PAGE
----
Then, after a quick 30 minute set from DJ Tiiiiiiiiiip  that kept up the humor in the air, the men of the hour arrived: Yung Gravy and bbno$. I knew before coming into this show that some of these artists’ best work was when they are together. As a pair, they’ve made songs like “Whip A Tesla” and the entirety of the “Baby Gravy 2” album, along with the numerous singles. To make an analogy, they’re basically Shaq and Kobe; each can ball by themself, but together, they’re unstoppable, and that was evident in the show. Both artists took turns performing together and then performing alone, both able to keep the energy of the audience throughout their sets — the entire Palladium was jumping, dancing, and having a good time. Not only was the crowd excited about the music, but they also participated a lot with the duo. One of the notable things about Yung Gravy and bbno$’s tour is that they promised that every bra thrown onto the stage would result in a bra being donated to a women’s shelter. As a result, throughout the show, bras were being thrown left and right to the stage, both as a show of love to the duo but also solidarity in the cause. At one point in the show, a girl, resting on the shoulders of someone, began a barrage of bras to the stage, to which Yung Gravy took notice and praised her. I had the opportunity to interview her after the show to get her thoughts.

“When I saw their TikToks about the bras being thrown, I thought of just bringing my own to toss on stage for fun, until they posted that they were donating all of them to women’s shelters, which I think is so incredibly sweet and selfless,” Sarah Cheang said. “A few days before the show my best friend and I bought $100 worth of bras and stuffed them into a clear bag. I tried tossing them on stage a few times but I kept missing. I figured that, since I was missing it by a few feet, I could just move forward a bit so it would at least land on stage. I asked a guy if I could squeeze past and he offered to let me onto his shoulders. I felt a little bad for essentially stopping the show, but it was good for a cause and Yung Gravy knows I exist.”

On top of receiving bras for their charity drive, the duo also did a little bit of giving of their own. At one point in the show, Yung Gravy grabbed a large bouquet of roses and walked up to the barrier and began handing them out to lucky fans, of which I was one — just a small flex.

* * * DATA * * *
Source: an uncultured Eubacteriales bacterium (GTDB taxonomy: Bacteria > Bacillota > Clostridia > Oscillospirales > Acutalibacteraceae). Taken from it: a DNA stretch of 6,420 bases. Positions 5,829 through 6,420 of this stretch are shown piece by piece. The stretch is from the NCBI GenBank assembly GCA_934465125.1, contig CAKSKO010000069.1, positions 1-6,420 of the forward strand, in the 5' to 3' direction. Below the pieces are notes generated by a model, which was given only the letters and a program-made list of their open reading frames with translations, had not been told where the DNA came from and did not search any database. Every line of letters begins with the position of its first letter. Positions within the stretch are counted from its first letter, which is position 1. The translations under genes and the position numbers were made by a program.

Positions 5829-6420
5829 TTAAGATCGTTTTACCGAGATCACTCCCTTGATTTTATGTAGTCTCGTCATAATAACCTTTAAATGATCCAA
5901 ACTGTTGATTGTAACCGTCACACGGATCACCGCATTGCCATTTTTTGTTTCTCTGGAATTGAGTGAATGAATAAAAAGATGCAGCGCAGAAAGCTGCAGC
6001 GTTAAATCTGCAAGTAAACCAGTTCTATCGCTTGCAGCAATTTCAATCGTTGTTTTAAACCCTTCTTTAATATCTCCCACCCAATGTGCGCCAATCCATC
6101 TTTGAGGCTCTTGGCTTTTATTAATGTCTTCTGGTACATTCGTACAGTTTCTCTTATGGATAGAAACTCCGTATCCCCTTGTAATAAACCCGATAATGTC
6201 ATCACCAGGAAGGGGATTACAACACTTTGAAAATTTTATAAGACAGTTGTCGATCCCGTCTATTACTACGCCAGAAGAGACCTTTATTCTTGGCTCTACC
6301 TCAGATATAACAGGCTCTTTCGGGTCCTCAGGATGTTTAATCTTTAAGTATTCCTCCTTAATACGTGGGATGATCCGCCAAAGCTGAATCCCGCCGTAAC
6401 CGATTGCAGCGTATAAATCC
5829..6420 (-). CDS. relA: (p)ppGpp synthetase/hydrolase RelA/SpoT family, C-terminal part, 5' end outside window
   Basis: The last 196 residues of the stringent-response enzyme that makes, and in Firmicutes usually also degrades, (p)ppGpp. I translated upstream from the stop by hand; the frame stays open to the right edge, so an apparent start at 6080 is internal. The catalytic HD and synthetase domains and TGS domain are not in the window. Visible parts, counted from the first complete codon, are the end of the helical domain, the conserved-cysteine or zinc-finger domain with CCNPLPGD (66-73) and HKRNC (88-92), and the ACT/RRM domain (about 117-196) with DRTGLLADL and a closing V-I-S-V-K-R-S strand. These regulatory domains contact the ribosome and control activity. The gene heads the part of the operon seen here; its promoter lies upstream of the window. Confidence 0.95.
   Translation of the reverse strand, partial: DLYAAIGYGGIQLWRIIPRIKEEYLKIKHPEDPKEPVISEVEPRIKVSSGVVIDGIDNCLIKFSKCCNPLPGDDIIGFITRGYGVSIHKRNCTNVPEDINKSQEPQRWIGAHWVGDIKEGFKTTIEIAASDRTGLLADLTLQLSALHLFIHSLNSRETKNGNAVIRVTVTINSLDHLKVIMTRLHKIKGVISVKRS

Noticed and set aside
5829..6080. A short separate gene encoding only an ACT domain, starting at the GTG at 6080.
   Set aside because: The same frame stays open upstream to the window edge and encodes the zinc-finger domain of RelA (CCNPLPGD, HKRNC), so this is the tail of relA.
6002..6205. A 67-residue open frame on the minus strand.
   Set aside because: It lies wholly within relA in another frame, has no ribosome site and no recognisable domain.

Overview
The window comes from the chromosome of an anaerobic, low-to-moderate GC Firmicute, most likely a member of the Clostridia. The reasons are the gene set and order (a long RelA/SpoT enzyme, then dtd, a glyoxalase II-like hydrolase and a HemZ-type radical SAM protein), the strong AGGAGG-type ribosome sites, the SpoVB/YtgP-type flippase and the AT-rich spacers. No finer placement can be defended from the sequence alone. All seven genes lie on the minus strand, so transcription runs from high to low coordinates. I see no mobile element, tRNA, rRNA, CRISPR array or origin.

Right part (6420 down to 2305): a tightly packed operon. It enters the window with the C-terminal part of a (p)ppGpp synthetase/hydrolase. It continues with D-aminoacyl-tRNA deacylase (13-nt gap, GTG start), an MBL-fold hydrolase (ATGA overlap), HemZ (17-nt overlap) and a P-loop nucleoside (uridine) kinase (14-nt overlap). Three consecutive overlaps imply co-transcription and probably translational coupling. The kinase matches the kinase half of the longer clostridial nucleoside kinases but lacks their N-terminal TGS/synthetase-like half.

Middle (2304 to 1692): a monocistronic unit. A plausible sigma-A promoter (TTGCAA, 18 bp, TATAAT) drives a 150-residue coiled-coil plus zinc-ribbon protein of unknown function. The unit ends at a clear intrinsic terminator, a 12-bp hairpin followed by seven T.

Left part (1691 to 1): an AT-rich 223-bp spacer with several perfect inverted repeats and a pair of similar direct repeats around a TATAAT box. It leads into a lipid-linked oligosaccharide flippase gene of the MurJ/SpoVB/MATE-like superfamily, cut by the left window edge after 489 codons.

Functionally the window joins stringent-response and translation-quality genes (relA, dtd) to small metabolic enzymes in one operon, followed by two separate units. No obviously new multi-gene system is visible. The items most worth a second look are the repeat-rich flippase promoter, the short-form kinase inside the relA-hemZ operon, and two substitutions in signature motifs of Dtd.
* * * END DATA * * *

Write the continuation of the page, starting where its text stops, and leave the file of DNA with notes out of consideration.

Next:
He also gave a signed shoe to two audience members, and bbno$ donated a cookbook to whichever audience member he thought had been partying the hardest throughout the show. A final surprise to the entire audience was when Yung Gravy mentioned he had a special guest and brought out Jesse McCartney, which nobody expected at all. I didn’t know who he was at first, but he truly left a lasting impression on me when I heard him sing live. McCartney is able to sing well and brought an interesting, but welcomed, change of pace, as sections of the crowd went wild for him.

Speaking of music, to forget the music would be a disservice. The duo performed their most notable discography, like the aforementioned “Mr. Clean,” Whip A Tesla,” “and Lalala,” but also “1 Thot 2 Thot Red Thot Blue Thot,” “Gravy Train,” Welcome to Chilis,” “Edamame,” and “Bad Boy.” The two simply make some of the most entertaining songs that you can party to. To say I had fun would be quite the understatement. Hopefully, the Gravy Train makes a stop in Los Angeles (or San Diego) sometime again soon, for another edition of the Yung Gravy; bbno$ dynamic duo. 

Photos by Helix Creative Solutions.

Revision: This article was updated at 7:45 p.m. on Dec. 30  to reflect edits from our editorial board.